• 454,768 for free association
    • 74,895 for independence

    Technically, the option that got the most votes in the "something else" category was the winning option in the referendum.

    But out of the total ballots cast, only 30.8% were cast for statehood. 69.2% were cast for status quo, free association, independence, or were blank/invalidated votes. The latter weren't part of the official count, but I have no doubt that most were cast as protest votes or to express a lack of confidence in the process.

    Even though "statehood" was technically the winning option in the non-binding referendum, I think it's hard to argue that the pursuit of statehood represented the will of the Puerto Rican electorate, with only 30.8% of ballots being cast for it.

    As far as the response to the devastation of the hurricane is concerned, the fact that aid was not more forthcoming, slow to arrive, and deficient in every way, as well as the general attitude of the powers-that-be in the US toward Puerto Rico and its people, was a shame, in my opinion.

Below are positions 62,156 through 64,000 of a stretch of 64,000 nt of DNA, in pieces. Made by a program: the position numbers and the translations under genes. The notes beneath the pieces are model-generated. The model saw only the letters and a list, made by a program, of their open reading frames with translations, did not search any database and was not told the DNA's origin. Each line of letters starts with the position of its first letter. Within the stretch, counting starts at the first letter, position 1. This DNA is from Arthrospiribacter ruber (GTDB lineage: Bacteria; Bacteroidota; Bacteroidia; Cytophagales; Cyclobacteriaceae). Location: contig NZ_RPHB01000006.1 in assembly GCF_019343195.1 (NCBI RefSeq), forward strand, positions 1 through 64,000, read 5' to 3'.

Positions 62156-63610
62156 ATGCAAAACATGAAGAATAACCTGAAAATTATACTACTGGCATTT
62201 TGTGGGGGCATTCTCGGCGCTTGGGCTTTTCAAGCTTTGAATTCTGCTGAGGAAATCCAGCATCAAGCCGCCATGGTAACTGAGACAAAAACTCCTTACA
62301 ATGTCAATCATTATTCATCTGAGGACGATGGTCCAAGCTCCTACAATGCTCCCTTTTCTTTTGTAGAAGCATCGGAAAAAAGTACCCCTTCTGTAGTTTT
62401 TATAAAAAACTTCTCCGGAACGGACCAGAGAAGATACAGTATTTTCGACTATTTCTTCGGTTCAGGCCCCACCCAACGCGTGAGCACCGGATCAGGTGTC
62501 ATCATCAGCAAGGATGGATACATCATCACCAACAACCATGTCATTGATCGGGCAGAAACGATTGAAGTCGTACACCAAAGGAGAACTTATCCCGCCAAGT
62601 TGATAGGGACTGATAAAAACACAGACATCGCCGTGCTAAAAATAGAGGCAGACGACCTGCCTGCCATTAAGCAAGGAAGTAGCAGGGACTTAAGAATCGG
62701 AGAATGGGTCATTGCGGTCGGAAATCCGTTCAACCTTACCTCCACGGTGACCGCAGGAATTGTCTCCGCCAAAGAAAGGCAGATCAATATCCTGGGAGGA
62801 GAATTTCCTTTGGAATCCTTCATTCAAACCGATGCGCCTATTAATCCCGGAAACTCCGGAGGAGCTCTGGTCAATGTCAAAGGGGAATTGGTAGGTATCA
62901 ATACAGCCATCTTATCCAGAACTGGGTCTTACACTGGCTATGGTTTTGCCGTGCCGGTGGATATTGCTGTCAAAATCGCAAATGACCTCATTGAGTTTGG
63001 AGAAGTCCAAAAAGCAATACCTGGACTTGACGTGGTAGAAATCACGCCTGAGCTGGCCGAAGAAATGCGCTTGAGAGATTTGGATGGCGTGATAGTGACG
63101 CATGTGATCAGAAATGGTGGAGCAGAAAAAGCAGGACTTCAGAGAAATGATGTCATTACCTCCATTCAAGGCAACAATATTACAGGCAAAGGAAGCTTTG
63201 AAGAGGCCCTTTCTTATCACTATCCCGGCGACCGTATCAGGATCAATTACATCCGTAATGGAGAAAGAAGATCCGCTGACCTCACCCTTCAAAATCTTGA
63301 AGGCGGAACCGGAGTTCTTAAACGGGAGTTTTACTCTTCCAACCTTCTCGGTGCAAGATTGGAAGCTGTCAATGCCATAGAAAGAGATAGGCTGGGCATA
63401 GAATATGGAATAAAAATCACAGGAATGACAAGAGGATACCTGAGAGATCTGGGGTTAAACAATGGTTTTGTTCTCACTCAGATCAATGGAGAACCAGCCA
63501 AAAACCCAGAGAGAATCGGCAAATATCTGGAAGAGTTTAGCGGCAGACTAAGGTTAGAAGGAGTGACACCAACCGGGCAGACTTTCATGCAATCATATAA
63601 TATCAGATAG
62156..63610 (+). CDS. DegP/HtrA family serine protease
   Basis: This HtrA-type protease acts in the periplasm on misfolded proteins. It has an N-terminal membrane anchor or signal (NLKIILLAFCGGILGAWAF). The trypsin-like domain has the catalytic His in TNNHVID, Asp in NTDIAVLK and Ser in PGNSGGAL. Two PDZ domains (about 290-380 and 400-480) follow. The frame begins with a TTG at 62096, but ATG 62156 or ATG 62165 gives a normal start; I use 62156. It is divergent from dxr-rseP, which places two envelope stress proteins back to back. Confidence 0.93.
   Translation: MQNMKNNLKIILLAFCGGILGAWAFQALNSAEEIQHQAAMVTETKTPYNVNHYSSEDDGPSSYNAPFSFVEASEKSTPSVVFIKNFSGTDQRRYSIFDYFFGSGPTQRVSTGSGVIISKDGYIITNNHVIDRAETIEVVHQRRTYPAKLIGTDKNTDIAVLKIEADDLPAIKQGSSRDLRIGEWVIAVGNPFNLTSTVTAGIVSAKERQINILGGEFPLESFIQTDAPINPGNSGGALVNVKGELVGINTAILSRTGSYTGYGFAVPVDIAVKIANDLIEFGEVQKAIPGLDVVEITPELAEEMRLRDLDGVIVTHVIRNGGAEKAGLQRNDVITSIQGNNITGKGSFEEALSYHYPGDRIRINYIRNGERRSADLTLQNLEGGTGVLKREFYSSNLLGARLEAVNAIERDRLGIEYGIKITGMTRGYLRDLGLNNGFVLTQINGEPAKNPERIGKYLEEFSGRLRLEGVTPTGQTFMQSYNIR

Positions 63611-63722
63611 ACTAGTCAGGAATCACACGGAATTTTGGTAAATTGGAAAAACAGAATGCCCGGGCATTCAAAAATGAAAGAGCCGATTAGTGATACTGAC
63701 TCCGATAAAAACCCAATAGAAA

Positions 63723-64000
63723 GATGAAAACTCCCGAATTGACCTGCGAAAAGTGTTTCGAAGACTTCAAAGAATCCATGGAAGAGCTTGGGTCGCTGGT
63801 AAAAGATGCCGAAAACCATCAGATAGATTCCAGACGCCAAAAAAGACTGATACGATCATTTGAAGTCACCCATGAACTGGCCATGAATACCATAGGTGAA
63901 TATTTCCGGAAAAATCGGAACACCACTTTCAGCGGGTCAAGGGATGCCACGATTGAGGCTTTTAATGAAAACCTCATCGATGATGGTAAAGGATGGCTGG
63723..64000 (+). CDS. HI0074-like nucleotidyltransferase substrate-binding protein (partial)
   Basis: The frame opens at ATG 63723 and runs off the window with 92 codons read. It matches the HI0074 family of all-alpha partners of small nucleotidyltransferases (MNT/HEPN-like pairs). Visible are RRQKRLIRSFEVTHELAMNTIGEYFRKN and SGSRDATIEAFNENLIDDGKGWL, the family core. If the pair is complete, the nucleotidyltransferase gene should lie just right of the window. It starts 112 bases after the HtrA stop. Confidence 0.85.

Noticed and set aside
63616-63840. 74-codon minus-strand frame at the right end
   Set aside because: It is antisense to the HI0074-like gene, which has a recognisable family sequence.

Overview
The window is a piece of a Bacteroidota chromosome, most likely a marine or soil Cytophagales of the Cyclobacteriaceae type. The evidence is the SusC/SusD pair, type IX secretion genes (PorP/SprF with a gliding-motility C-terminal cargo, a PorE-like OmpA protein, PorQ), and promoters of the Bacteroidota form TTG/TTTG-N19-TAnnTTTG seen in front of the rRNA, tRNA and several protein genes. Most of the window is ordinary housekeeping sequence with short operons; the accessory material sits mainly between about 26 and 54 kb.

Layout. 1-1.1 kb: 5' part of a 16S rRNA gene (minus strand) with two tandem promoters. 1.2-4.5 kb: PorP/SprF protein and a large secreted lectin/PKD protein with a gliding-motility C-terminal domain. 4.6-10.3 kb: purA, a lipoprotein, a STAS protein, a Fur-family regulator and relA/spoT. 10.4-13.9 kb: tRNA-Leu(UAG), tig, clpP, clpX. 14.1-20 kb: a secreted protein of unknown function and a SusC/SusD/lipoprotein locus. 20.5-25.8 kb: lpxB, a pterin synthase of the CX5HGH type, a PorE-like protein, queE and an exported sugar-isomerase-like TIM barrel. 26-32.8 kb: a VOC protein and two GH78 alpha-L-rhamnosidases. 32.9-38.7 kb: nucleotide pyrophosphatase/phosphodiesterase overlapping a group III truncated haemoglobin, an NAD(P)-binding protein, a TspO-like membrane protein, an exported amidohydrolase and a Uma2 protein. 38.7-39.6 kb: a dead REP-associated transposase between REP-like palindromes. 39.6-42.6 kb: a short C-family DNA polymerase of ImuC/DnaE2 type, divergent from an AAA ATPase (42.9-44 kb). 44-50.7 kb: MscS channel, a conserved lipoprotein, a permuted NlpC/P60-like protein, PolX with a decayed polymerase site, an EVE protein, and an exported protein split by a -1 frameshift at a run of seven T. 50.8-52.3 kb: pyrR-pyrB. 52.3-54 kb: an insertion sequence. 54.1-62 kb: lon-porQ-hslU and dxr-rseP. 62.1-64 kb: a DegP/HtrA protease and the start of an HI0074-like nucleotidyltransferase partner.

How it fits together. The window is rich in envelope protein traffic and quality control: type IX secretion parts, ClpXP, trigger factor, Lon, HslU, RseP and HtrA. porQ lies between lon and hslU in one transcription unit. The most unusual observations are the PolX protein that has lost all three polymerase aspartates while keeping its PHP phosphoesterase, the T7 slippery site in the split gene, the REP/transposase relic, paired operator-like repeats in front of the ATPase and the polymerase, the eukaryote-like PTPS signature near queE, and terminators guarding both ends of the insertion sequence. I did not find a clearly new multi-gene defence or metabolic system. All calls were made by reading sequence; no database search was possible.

Regardless of Puerto Rico's political status, these people are American citizens, Puerto Rico is part of the United States, and aid and assistance should have been no less forthcoming than it was for Hurricanes Katrina and Harvey.
    Last edited by Ironduke; 07 Aug 19,, 21:50.

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  • Double Edge
    replied
    Thousands of Puerto Ricans took to the streets after online chats from Rosselló and other top officials that mocked women, gays, political opponents, and victims of Hurricane Maria were leaked.
    Disgraceful! They had no power for many months in Puerto Rico. MONTHS!!

    How can the governor and other "top officials" be saying such things.

    Gunny & Z know what the ravages of these hurricanes are like.
    Last edited by Double Edge; 26 Jul 19,, 12:20.

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  • surfgun
    started a topic Independence for Puerto Rico?

    Independence for Puerto Rico?

    It would appear Alexandria Ocasio-Cortez is all for it.
    https://www.foxnews.com/media/aoc-de...on-puerto-rico